Gordon Ross Robertson was born in Toronto to Dr. Ross and Mary Robertson. He was the middle of three children, older brother John (Francis), and younger sister Mary Elizabeth (Alex).
Dad lived life with a sparkle in his eye. He loved being active in the mountains or on the water, in helping people, and in worshiping God.
During his school days in Ontario, dad memorized vast quantities of poetry and in his later years a passing phrase would trigger a distant memory and he would recite a poem. A few days before he died his eldest son played the sound of a grandfather clock which has been in the family for 200 years – and dad, who was barely speaking, recited “My grandfather’s clock was too large for the shelf, so it stood ninety years on the floor.”
At sixteen, after living in a variety of Ontario and Quebec locations, the family moved to Vancouver. After graduating from Lord Byng and going to UBC, he followed his father’s footsteps into the medical profession, graduating from the University of Toronto.
Dad met Daphne Jean Granger at a church young people’s social at 16. They married at 25, beginning their married life in a tiny Toronto basement suit with a tub in the laundry room for dishes. They went to Hope, and then Kelowna where they were part of a vibrant church young couples’ group and established lifelong friendships. This community inspired and supported them to move to rural Zambia for four years to practice medicine and bring the love of Jesus.
On returning to Canada in 1967 dad did a residency at Shaugnessy Hospital and then settled in the Cowichan Valley where he worked in General Practice at the Coleman Clinic. He sought to treat the whole person, not only the presenting ailment. An appointment with Dr. Robertson might entail a long wait, but would include a listening ear. On his many house calls he carried a vial of oil from the Holy Land to pray for and anoint the sick. He was an active member of the Adlerian Society. Gordon enjoyed the diversity of general practice –but the highlight was always the birth of a baby, and he delivered multiple generations of Duncan babies.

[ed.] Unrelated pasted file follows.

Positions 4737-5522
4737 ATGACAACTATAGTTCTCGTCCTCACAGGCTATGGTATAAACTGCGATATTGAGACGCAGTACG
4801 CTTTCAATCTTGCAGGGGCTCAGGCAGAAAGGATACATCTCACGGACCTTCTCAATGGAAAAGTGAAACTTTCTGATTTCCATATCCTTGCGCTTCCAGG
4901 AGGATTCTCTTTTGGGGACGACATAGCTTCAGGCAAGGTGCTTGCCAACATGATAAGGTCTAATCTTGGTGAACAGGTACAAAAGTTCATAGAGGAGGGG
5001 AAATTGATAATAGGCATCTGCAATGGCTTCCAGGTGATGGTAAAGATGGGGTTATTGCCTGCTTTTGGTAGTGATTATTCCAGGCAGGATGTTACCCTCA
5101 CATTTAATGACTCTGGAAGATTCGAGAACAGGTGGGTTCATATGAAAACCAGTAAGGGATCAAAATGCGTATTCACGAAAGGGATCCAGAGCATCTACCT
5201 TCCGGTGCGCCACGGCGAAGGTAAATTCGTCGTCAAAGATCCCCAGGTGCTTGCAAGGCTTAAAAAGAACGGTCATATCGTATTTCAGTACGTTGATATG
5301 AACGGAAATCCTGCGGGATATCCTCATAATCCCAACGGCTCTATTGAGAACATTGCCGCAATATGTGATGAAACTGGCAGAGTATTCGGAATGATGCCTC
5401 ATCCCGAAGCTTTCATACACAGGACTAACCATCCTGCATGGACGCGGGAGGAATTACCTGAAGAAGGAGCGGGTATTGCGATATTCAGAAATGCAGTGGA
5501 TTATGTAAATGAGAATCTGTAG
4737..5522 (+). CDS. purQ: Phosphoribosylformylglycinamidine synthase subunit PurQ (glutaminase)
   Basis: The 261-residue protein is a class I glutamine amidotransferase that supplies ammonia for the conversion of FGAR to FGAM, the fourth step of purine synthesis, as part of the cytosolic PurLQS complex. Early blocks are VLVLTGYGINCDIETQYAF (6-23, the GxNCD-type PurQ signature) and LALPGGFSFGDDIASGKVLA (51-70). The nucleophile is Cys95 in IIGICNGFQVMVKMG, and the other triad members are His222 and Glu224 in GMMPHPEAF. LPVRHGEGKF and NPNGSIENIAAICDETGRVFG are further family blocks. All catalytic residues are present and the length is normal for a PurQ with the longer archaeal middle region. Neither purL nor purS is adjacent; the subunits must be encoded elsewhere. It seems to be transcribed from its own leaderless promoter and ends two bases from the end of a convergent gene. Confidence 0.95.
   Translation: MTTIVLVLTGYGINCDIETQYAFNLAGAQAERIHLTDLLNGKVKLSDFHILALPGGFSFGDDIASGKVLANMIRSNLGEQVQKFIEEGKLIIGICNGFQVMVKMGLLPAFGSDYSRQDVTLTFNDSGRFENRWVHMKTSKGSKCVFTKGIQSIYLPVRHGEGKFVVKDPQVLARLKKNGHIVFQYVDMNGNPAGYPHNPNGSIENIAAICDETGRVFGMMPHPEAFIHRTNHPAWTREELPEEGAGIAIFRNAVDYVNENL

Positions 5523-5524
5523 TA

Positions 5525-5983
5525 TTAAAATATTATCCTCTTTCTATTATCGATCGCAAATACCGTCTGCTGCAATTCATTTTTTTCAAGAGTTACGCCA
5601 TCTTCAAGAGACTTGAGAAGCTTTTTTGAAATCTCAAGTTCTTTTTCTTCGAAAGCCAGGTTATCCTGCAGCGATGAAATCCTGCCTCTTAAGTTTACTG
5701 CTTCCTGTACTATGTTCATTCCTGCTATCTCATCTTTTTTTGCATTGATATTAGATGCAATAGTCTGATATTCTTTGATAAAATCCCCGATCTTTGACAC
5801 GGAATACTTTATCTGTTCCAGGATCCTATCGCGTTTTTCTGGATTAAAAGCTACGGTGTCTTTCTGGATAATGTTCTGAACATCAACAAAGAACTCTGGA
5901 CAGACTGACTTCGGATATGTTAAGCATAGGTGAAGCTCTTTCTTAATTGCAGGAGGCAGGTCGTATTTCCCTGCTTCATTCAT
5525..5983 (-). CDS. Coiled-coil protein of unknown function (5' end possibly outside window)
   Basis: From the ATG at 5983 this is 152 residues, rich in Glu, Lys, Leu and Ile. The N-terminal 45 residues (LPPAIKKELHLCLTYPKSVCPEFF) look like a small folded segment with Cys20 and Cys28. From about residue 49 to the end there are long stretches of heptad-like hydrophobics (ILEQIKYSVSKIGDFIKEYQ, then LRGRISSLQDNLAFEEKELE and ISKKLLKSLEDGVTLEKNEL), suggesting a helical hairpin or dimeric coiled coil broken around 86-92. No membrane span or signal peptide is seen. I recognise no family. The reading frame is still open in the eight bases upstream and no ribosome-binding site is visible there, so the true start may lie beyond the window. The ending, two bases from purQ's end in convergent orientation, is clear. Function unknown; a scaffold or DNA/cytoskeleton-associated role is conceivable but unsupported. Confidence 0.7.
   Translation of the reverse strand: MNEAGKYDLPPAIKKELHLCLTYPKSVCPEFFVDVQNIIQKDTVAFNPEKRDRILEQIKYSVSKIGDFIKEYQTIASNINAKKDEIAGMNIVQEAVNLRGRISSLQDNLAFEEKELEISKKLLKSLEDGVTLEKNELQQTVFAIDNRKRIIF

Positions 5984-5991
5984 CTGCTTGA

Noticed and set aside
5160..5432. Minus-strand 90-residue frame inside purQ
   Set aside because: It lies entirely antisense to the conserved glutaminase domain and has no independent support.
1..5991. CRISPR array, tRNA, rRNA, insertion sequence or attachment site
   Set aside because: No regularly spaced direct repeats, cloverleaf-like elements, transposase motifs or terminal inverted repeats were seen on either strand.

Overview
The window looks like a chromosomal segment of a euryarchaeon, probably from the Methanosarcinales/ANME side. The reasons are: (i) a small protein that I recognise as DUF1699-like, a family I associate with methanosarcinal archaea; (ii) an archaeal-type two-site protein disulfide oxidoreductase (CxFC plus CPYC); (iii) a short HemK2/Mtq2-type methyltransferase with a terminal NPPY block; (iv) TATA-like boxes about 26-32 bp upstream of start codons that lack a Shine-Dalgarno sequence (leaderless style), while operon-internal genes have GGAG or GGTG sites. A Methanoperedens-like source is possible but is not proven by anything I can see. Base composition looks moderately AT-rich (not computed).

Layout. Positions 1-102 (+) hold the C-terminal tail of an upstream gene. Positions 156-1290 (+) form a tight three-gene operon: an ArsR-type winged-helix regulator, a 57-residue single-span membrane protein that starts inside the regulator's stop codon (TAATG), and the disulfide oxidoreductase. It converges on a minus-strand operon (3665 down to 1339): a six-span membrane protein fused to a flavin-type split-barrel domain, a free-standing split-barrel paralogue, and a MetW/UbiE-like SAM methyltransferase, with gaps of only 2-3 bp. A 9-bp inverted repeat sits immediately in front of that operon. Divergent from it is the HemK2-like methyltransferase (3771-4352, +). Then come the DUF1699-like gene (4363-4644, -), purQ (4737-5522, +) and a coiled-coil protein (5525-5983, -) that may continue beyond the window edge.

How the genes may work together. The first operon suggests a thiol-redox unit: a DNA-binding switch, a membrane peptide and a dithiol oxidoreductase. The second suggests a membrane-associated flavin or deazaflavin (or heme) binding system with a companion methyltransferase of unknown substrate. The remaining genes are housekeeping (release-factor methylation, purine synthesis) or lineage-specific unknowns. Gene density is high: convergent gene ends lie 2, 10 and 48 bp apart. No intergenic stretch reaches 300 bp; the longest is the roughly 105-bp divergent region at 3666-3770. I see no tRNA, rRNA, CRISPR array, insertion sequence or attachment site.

Dad loved his family, and nothing gave him such joy as being with his 5 children: David (Laura), Stephen (Sybil), Brian (Leah), Kathryn (Dennis), and EunYoung (Don). He was delighted to be the grandfather of 7 grandsons and 7 granddaughters, as well as 24 great grandchildren. Their families are scattered across North and South America, and he loved hearing about their activities.
In Duncan Dad was a long-time member of Duncan United, and then of St Andrew’s Presbyterian. From our earliest years dad and mom sought to nourish our spiritual lives, and faithfully took the whole family to Camp Farthest Out (CFO), where he was an active leader. He is remembered with fondness or chagrin for playing his bagpipes for the 7am morning wakeup call.
Dad and mom had a shared vision for living life fully. Over the years they had many projects and adventures – renovating their houses, multi-week sailing trips, and in their retirement, trips abroad for CFO international, and B&B or RV trips with friends to warm places.
Dad and mom lived for 20 years on Jaynes Rd in Duncan. Then, finding the house and yard work too onerous, they moved to a seaside cottage in Chemainus – and promptly renovated and expanded it. Dad loved beauty, and a rose garden was a feature of most of his homes.
In his 80s Dad had a mini stroke (TIA). Slowly previous joys - sailing, gardening, leading Bible Studies – disappeared from his life. Dad and mom moved from their beloved home to Independent Living in Nanaimo, and then to Stanford Care Home in Parksville where they were blessed to have a spacious double room which functioned as a small suite. To the end he continued to love worshiping God, took joy in being with his family, and was known throughout the Care Home where he spent his last 4 years for his friendliness and his “micro-hug.”
He knew where he was going and looked forward to meeting Jesus face to face.
Heartfelt thanks to Tammy for her exercises, songs and prayers with Dad in his last months. Also, to the staff of Stanford Place who have persevered through hardships in the past two years.
A Service in his memory, followed by a tea, will be held on Sunday May 15 at 2:00 at Christian Fellowship Centre in Qualicum Beach.
Dad had a deep compassion for children in need and gifts in his memory may be given to Hope and Healing International.
To send flowers to Gordon's family, please visit our floral store.